Gallagher_whole_thesis.pdf (14.61 MB)
The emplacement processes of the St Marys porphyry in eastern Tasmania
thesisposted on 2023-05-27, 09:16 authored by Gallagher, TM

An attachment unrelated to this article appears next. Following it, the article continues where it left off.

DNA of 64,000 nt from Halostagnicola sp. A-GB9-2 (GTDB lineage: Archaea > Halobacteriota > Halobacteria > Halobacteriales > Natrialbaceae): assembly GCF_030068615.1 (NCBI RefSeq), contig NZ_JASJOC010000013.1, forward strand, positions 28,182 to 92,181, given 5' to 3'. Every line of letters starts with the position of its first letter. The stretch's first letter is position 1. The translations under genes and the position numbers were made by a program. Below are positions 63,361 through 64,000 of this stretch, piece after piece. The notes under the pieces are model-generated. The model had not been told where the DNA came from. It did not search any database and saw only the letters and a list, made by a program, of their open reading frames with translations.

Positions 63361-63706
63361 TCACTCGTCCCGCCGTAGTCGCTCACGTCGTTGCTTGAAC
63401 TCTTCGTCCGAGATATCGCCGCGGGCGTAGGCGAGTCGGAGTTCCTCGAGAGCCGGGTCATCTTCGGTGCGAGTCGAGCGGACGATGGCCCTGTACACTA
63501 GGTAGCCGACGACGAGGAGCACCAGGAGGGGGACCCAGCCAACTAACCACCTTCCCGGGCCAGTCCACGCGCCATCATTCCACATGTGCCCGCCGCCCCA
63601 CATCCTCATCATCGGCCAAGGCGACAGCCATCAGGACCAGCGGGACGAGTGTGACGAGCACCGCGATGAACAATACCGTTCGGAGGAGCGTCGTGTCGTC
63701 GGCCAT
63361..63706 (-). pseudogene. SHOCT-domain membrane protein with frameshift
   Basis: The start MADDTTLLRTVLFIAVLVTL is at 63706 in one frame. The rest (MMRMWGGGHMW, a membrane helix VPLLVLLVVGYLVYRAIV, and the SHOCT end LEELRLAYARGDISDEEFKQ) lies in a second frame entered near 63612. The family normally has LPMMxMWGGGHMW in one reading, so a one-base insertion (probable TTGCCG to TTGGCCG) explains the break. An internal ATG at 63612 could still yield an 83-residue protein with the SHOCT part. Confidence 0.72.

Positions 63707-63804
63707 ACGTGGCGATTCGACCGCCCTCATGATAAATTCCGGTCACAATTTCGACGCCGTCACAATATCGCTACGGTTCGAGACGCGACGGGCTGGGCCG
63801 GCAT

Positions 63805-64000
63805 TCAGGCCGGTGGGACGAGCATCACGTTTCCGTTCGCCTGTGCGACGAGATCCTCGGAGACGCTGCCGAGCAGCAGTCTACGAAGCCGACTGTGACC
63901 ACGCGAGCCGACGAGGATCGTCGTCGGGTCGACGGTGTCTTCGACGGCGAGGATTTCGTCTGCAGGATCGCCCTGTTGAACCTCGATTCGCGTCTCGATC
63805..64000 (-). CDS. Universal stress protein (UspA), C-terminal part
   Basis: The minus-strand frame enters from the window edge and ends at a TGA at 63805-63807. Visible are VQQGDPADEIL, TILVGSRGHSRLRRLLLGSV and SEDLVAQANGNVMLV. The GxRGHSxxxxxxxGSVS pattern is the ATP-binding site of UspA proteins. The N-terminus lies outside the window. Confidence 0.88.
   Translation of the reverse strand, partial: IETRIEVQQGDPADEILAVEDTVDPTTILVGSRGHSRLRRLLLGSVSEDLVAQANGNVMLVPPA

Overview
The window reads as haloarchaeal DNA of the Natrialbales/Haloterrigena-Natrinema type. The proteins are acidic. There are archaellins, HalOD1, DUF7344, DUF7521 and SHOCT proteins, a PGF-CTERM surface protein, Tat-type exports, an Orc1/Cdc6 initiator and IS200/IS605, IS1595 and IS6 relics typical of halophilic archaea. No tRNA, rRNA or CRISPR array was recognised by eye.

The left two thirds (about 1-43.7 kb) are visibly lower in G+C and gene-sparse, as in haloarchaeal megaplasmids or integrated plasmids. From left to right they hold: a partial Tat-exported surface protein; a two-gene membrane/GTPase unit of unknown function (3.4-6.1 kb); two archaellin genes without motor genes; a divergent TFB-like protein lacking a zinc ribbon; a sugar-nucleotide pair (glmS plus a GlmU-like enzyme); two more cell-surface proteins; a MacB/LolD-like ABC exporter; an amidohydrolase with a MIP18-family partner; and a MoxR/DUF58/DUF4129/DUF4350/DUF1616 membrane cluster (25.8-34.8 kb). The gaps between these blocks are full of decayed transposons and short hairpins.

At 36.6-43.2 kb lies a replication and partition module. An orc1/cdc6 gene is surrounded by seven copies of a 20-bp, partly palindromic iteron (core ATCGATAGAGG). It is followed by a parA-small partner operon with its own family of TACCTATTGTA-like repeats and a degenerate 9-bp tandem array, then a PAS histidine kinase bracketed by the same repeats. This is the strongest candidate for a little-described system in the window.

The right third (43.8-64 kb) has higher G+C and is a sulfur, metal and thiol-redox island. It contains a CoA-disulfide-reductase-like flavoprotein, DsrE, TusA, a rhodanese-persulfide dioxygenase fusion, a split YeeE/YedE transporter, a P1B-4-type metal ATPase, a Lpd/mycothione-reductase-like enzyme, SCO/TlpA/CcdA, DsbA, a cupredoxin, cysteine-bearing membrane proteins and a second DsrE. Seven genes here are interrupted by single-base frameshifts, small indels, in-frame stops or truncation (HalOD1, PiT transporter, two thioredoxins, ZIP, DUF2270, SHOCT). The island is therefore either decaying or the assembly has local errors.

The St Marys Porphyry (SMP) is unique within the Lachlan Fold Belt, as it is the only interpreted, large-scale, crystal-rich ignimbrite to have been emplaced in the Eastern Tasmania terrane during the middle Devonian. The unit's origin has been contentious due to its granite-like texture, porphyritic nature and abundant crystals. In the 1980s, Nic Turner of Mineral Resources Tasmania mapped the SMP. He interpreted the unit as a massive, welded ash flow tuff, part of which was still connected to its feeder - but this interpretation has been controversial. Confirming the presence of Devonian volcanism is key to better understanding the crustal architecture of eastern Tasmania. Furthermore, this has implications for understanding the evolution of the Eastern Tasmania terrane within the larger setting of the Lachlan Fold Belt. The main aim of this thesis was to determine whether the SMP is volcanic or intrusive. If the SMP is volcanic, it is then important to identify its volcanic architecture. This project revisits Turner's interpretation of the SMP, using modern techniques, by: 1. Characterising and estimating the extent of distinct facies. 2. Mapping the type, size and abundance of lithic clasts. 3. Analysing the size, aspect ratio, texture and distribution of enigmatic features describedhere as White Igneous Lenticular Domains (WILDs) but which Turner called'schlieren', to understand their origins. 4. Radiometrically dating the SMP and surrounding units using U-Pb ICPMS zirconanalysis. The main findings of this project were: 1. The SMP contains six distinct facies, four of which are volcaniclastic and two of whichare intrusive. 2. The distribution of lithic clasts in the SMP is inhomogeneous, with distinct zones ofhigh lithic abundance mapped along the coastal outcrop of the SMP. Smaller and morebroken sedimentary lithic clasts were associated with zones of high lithic abundance. 3. WILDs are a component of Facies C, along the coastal outcrop and inland. Althoughvisually apparent in outcrop, they are difficult to distinguish from Facies C under themicroscope, as they contain the same mineralogy and granophyric textures. However, WILDs are distinct petrographically from the bulk of Facies C in that they are more porphyritic, contain less broken crystals and are more groundmass supported. 4. U-Pb zircon dating found that all units of the SMP are of a similar age: between 397 -389 Ma. The underlying Scamander Formation is only slightly older (400.5 +/- 2.4 Ma),effectively identical to two phases of the Catos Creek Dyke (401- 398 Ma). ThePiccaninny Creek Granite is also contemporaneous with the SMP, but slightly youngerthan the Catos Creek Dyke (397 - 393 Ma). Together, these findings were used to interpret the facies, recommend a mode of emplacement and propose the volcanic architecture. Results from this project indicate that the SMP was emplaced as multiple pulses of ignimbrite flows that ponded in a subsided caldera. The extreme thickness of the pile (over 1,670 m thick) insulated the bulk of the unit, causing welding and recrystallisation. Flow unit boundaries are difficult to identify now because they are masked by welding. The presence of lithic rich zones and the orientation of WILDs are indicators for reconstructing the volcanic architecture. Facies C represents the most insulated portions of the SMP; here, welding textures became devitrified, and the matrix recrystallised into a granophyric texture. The Piccaninny Creek Granite is part of the intra-caldera complex and intruded via the Southern Caldera Fault. This interpretation is in accordance with Nic Turner's interpretation. This project has re-confirmed that middle Devonian volcanism occurred in the Eastern Tasmania terrane. Furthermore, the new results define a slightly older age of the Tabberabberan Orogeny in eastern Tasmania (~391 Ma), indicating the Eastern Tasmania terrane is temporally distinct from the rest of the Lachlan fold belt.
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